brief - justify illegal activities, particularly bigamy,...

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                                                                                          Reynolds v. United States 98 U.S. 145 (1879) Facts:  George Reynolds, a member of the Church of Jesus Christ of Latter-Day Saints  (Mormons), was indicted for knowingly participating in the illegal act of bigamy. He was  married to both Mary Ann Tuddenham and Amelia Jane Schofield at the same time. Reynolds  claimed to practice bigamy as loyalty to his religion and claimed he received permission from the  Mormon church. The court ultimately found Reynolds guilty and was sentenced to two years of  hard labor. Reynolds appealed to The Supreme Court of The United States. Issue:  Does the government really have the right to stop religious practices and can people 
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Unformatted text preview: justify illegal activities, particularly bigamy, through an established religion and its practices? Holding: Affirmed Reasoning: The Supreme Court ultimately made a decision based on common law and Reynolds awareness and intention on committing bigamy. The Court agreed that during the first marriage, while still aware he was going to commit bigamy, Reynolds had not yet broken the law. For this, Reynolds was excused. However after his second marriage, the Court had to assume that Reynolds knew that he was committing a crime. The Court upheld the sentence because justifying an illegal activity through religion would give the image that religion is above the law of the land and permit every citizen to become a law unto himself....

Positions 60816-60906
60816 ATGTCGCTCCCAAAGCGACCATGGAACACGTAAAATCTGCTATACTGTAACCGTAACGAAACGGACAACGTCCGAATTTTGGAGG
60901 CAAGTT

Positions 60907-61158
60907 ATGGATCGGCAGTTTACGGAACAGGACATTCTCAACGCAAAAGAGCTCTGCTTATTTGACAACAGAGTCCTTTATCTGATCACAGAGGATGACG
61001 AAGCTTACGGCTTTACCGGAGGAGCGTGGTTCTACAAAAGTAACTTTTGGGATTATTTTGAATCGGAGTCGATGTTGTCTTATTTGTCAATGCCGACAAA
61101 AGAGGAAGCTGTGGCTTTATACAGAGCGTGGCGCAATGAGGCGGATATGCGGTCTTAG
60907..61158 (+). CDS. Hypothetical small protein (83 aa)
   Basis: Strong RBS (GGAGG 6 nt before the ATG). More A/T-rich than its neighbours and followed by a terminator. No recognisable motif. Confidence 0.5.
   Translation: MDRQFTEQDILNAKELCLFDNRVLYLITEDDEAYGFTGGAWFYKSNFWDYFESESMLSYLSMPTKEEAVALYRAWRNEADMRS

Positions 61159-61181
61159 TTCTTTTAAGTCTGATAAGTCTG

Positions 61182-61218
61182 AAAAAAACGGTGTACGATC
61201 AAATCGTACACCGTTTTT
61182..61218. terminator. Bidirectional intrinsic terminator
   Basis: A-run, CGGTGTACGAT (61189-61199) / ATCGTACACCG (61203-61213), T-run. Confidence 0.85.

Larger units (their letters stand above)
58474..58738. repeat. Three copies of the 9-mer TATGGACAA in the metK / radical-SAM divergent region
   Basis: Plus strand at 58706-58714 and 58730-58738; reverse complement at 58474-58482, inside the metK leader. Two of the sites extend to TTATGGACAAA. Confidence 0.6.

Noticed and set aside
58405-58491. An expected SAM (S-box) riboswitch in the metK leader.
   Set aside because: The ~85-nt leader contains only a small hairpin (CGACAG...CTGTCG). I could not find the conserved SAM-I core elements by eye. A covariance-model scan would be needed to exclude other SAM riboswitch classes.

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This note was uploaded on 02/25/2012 for the course BLAW 1310 taught by Professor Hale during the Fall '11 term at Texas State.

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